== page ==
Bad News Kills

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John* had been in the county jail for several months, but was due for release in less than 30 days. During his incarceration, John had struggled with sobriety and the daunting prospect of rebuilding his life as a free citizen. At each suicide screening and assessment, he denied a history of self-harm and responded to questions about suicide with, “I would never do that. I have kids to raise”. Less than a day after his most recent suicide screening, he received news that his children’s case worker had been trying to locate him, and his parental rights were being terminated. His children would be adopted out, and he would not be permitted to see or talk with his kids again. That night, he hanged himself dead.

*Name and identifying details have been changed to protect the privacy of individuals.

Bad News Kills: ASQ about Suicide

Being incarcerated is stressful, and negative events can strip a person of hope and critical social support. Poor legal outcomes such as being denied bond or facing a sentence greater than expected can trigger feelings of hopelessness and despair. Receiving news that one’s marriage or other significant relationship is being severed can lead people to take their own lives.

Jails routinely ask about suicide at booking, however, risk for suicide can occur at any point in confinement: especially after a stressful event. The key to suicide prevention in these cases is identifying when such events have occurred, asking about suicide, documenting and escalating concerns in a timely manner, and implementing suicide precautions.

Asking about suicide can be done in a variety of ways, but not all ways are equal. A formal tool that has been validated by research is the Ask Suicide-Screening Questions (ASQ) for Detention Facilities tool, developed from a partnership between correctional experts and the National Institute of Mental Health.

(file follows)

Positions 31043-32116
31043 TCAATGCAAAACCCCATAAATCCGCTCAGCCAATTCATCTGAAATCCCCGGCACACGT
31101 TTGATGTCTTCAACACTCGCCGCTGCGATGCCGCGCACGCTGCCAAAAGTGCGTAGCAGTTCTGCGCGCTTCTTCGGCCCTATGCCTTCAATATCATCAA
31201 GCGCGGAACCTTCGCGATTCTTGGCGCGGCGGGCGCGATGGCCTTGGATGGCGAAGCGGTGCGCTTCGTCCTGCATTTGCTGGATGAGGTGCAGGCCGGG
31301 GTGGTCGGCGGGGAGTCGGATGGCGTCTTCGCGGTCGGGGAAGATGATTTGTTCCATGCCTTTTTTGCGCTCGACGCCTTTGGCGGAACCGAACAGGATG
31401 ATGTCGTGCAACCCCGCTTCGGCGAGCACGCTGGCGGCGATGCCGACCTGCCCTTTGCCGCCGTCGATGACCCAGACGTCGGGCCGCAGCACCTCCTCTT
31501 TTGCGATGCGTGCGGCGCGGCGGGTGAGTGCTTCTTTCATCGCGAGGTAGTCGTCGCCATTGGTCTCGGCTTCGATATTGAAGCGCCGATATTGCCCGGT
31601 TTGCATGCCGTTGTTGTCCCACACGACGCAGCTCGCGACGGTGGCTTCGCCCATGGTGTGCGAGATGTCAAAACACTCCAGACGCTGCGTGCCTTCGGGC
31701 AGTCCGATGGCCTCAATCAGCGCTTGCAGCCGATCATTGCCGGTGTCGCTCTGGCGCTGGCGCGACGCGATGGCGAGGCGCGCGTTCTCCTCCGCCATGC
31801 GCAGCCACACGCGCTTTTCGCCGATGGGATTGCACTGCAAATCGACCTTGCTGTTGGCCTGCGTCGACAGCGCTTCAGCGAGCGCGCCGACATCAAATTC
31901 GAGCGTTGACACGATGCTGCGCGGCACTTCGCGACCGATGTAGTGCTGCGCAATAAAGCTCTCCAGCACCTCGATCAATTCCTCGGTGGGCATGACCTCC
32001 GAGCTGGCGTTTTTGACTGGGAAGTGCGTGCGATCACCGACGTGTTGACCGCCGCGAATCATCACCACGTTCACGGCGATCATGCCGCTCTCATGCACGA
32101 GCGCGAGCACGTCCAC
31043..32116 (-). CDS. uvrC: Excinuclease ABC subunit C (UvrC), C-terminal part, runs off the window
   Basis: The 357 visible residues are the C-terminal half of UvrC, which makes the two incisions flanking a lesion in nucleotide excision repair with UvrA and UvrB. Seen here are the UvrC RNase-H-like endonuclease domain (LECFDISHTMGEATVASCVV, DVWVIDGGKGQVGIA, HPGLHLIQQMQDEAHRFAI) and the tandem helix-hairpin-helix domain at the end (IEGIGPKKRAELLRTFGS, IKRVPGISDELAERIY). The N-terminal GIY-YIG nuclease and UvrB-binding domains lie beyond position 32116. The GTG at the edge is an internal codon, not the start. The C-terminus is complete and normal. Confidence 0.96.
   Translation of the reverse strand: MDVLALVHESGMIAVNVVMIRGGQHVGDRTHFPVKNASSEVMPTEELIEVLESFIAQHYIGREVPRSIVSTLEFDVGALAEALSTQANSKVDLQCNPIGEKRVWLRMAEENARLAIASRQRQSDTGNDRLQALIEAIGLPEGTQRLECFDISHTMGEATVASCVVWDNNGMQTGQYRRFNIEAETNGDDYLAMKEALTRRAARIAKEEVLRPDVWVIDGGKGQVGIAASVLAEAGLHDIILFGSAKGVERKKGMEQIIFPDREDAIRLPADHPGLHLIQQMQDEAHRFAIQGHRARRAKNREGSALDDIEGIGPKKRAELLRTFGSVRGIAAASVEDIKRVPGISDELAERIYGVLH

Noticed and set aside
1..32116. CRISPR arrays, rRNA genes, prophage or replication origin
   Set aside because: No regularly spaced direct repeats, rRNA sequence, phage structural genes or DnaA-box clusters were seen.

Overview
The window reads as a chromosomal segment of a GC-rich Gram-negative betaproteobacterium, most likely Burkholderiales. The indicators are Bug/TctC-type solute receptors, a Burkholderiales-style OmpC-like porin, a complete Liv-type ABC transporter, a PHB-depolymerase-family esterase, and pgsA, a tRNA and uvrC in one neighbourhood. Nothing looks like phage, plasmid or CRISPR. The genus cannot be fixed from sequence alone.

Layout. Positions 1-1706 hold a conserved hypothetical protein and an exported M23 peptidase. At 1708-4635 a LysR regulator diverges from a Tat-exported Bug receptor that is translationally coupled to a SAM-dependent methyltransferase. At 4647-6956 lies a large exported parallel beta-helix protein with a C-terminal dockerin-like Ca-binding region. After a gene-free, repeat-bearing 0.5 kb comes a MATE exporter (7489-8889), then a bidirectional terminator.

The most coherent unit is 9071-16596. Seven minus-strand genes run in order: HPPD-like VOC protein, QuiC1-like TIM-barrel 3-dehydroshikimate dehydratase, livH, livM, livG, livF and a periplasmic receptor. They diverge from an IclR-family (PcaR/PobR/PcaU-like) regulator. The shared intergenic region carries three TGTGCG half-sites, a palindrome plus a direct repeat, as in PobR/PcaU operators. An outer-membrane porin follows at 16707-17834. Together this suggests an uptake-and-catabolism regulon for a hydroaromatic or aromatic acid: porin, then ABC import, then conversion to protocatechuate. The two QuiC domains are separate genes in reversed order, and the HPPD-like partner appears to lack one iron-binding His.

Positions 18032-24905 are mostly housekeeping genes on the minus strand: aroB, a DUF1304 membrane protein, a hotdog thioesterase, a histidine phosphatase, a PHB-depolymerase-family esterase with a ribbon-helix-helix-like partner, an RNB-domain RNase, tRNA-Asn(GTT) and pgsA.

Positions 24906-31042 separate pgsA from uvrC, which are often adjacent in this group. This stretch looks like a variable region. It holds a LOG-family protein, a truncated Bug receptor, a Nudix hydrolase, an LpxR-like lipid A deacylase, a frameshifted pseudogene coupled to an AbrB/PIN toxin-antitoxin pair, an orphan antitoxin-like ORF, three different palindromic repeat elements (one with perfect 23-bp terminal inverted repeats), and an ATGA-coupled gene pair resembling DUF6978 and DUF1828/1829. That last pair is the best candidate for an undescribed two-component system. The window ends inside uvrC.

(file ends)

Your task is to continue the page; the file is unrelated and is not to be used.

Actions Speak Louder Than Words: Implement Suicide Precautions

 Asking about suicide is only ‘half the battle.’ The behavior and demeanor of the person should be considered with more weight than what is said. Many people deny suicidal ideation and yet go on to kill themselves. For some, denial is a means to prevent intervention. In that moment, they don’t want to be stopped. For others, it’s because they act impulsively and have little insight into their thoughts and behaviors. Whatever the reason for the denial, professionals should attend to changes and deterioration in behavior and emotional states.

 Examples of actions speaking louder than words which may indicate suicide precautions include, but are not limited to:

  • If a person says, “I’m fine,” and yet presents as distressed or agitated
  • If a person’s reaction to a severe stressor is unexpected, such as looking calm or even happy when learning that he or she faces a severe legal outcome

For those who have suffered with feelings of helplessness, they may take solace in the perceived control that suicide promises. They may look stable, but truly are not. There is truth in the saying that “actions speak louder than words.”

 Due to the significant number of suicides that occur as a direct response to poor legal outcomes, it is recommended that all patients be screened for suicide following return from court. Information provided by court personnel, attending officers, probation/parole agents, etc. can be valuable in assessing true risk. 


 If you would like additional information about ASQ or other mental health related topics,

please contact Dr. Melissa Caldwell at (309)692-8100 or email

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All materials have been prepared for general information purposes only. The information presented should be treated as guidelines, not rules. The information presented is not intended to establish a standard of medical care and is not a substitute for common sense. The information presented is not legal advice, is not to be acted on as such, may not be current, and is subject to change without notice. Each situation should be addressed on a case-by-case basis.